TO: Calvin McDonald, CEO of Lululemon Athletica, Canada
We are writing this letter on behalf of Canadians in Support of Refugees in Dire Need (CSRDN) and Uyghur Rights Advocacy Project (URAP) as well as 25 other Canadian and Humanitarian organizations to express concern around Lululemon’s presence at the 2022 Beijing Winter Games.
It is well-documented that the Chinese Communist Party (CCP) is committing a genocide against the Uyghur minority in Xinjiang (East Turkistan), China. This has now been recognized by human rights groups and governments around the world, including by the Canadian Parliament.
There is ample evidence that a genocide is occurring. As found by the Canadian Subcommittee on International Human Rights, there is pervasive state surveillance of Uyghurs in Xinjiang (East Turkistan). Various technologies are used to track their every movement in what essentially amounts to a police state. Millions are rounded up and arbitrarily detained. Although estimates vary, approximately 2 million Uyghurs and other Turkic minorities are detained in these camps, in the largest mass detention of a minority group since the Holocaust.
Detainees in the camps are exploited as forced labourers, which, according to a recent report by the Australian Strategic Policy Institute (ASPI), has tainted the supply chains of massive multinational corporations worldwide, including Apple and Nike. According to a report by Adrian Zenz, Uyghur women are forcibly sterilized and subjected to other population control measures such as forced birth control. They are also subject to mass rape and sexual abuse, as
documented by BBC News earlier this year, and recently 12 UN Special Rapporteurs and human rights experts expressed concerns regarding credible evidence of forced organ harvesting.
As evidence of these atrocities grows, several companies have responded. Several brands that were implicated by ASPI as using Uyghur forced labour – including Lacoste and Adidas – have committed to eradicating Uyghur forced labour from their supply chains.
While some companies have taken these positive steps forward in support of the Uyghurs, we are concerned that Lululemon is now taking a step backward by outfitting Team Canada at the 2022 Beijing Winter Games. While Uyghur activists, human rights groups, and Canadian MPs call for a boycott of the Beijing Games, Lululemon would be supporting them, and providing legitimacy to the CCP at a time when evidence of their atrocities is mounting, and the Uyghur population is
being actively destroyed.
Lululemon has an impressive track record relating to human rights, as recognized by KnowTheChain. Lululemon’s classification as the best-performing brand of the 37 companies scored, receiving 89 out of 100 on the benchmark score and fitting the category of “advanced steps” to address forced labour risks in its supply chains – is impressive and commendable.
We ask that Lululemon continue to prioritize human rights, cancel plans to outfit Team Canada
for the 2022 Beijing Winter Games, and resume its deal in 2024 at the Paris Summer Games.
In addition, we ask that Lululemon commit to eradicating any Uyghur forced labour from their supply chains. Lululemon, despite a growing presence in the China market, has not responded to repeated requests for comment about its possible use of Uyghur forced labour at earlier stages of the supply chain. China produces 22% of the world’s cotton, and 84% of Chinese cotton comes from Xinjiang (East Turkistan), where Uyghurs are pervasively used as forced labourers in the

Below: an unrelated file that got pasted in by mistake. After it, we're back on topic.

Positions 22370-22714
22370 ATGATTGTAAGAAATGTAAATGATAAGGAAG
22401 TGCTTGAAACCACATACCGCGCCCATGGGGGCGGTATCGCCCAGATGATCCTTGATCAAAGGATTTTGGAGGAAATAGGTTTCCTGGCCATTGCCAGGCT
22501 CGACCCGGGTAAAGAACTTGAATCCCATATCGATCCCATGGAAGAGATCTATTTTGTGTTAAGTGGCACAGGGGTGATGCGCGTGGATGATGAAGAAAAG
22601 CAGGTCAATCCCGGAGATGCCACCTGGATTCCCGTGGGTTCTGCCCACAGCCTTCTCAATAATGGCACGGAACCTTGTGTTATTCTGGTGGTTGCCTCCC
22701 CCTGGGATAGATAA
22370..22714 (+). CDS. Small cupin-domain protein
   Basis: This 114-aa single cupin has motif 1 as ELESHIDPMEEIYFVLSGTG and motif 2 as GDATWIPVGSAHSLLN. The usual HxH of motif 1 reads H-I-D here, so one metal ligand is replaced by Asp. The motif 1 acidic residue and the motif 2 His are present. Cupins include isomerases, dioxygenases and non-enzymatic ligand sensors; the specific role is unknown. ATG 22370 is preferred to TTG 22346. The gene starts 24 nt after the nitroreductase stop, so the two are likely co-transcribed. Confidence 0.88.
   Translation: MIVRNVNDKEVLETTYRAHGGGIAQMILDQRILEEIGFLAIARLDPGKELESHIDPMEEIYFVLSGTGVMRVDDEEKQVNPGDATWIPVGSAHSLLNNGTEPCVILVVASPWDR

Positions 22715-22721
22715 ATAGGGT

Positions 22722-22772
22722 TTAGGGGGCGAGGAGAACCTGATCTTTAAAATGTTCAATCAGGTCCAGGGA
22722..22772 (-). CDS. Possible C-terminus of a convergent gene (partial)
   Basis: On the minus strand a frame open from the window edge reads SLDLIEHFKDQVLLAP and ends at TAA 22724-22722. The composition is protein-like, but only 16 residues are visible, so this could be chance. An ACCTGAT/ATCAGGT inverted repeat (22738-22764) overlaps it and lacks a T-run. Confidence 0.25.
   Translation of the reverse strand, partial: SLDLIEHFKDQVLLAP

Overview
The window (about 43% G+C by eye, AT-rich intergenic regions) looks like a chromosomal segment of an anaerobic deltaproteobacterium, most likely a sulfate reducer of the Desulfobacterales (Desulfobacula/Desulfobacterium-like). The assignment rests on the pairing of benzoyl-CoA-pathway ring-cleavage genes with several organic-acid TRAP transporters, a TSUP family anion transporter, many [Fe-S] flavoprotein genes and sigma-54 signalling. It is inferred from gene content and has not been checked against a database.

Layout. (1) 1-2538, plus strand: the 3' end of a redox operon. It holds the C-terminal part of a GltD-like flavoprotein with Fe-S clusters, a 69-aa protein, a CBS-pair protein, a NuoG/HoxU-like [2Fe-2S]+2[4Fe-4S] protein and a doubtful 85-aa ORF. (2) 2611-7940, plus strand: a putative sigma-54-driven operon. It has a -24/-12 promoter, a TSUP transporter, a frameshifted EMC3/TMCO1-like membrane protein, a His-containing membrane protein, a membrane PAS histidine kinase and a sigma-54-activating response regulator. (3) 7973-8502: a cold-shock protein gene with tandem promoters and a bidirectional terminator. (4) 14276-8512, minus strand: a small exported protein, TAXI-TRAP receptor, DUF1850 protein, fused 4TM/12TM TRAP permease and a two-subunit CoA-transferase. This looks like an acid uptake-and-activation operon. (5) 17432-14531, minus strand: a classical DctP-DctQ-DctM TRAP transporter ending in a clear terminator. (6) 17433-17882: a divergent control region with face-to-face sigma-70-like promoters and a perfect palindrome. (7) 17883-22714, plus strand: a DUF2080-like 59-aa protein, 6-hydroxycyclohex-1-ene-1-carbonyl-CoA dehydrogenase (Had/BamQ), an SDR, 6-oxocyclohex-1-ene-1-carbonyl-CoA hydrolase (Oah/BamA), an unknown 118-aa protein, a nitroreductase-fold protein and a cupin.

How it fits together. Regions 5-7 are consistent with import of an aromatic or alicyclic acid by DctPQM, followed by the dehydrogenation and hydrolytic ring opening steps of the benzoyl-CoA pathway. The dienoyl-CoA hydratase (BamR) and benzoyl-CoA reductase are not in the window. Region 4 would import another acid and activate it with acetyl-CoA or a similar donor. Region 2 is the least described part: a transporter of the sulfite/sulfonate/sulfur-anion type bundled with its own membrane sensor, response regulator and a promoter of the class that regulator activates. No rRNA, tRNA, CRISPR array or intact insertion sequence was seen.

cotton fields. Use of factories in China means that there is a strong possibility that there is Uyghur forced labour in Lululemon’s supply chain.
A decision by Lululemon not to outfit the Canada team at the 2022 Beijing Winter Games would be a step in the right direction and help alleviate any confusion around Lululemon’s human rights stance. Such a response would also help raise awareness about the Uyghur genocide and encourage other brands to take similar actions in support of victims of atrocity crimes. Further, and at a minimum, Lululemon should commit to eradicating any Uyghur forced labour from their
supply chains, and make clear, in a public statement, that any cotton products used, including to outfit Olympic athletes, are not made using Uyghur forced labour.
The onus is on Lululemon to ensure beyond a reasonable doubt that it does not support in any way the atrocities being committed against the Uyghur minority in China. We ask that Lululemon not outfit Team Canada at the 2022 Beijing Winter Games, instead resuming its deal with the 2024 Paris Summer Games. We also ask that Lululemon publicly commit to eradicating Uyghur forced labour from its supply chains, and publicly commit that any Olympic outfits provided are not made using Uyghur forced labour.
- Canadians in Support of Refugees in Dire Need (CSRDN)
- Uyghur Rights Advocacy Project
- Toronto Association for Democracy in China
- Alliance Canada Hong Kong
- Anatolia Islamic Centre
- Canada Tibet Committee
- Canadian Council of Imams (CCI)
- Canada-Hong Kong Link
- Canadian Security Research Group
- End Transplant Abuse in China (ETAC)
- East Turkistan Association of Canada
- Human Rights Research and Education Center, University of Ottawa
- Human Concern International (HCI)
- Islamic Circle of North America (ICNA) Canada
- Islamic Society of North America (ISNA)
- Justice for All
- Lawyers for Humanity
- Muslim Association of Canada (MAC)
- National Council of Canadian Muslims (NCCM)
- Raoul Wallenberg Centre for Human Rights
- Share 2 Care (S2C)
- Stop Uyghur Genocide Canada
- Union Des Organisations de Secours et Soins Medicaux (UOSSM)
- Uyghur Refugee Relief Fund
- Vancouver Society in Support of Democratic Movement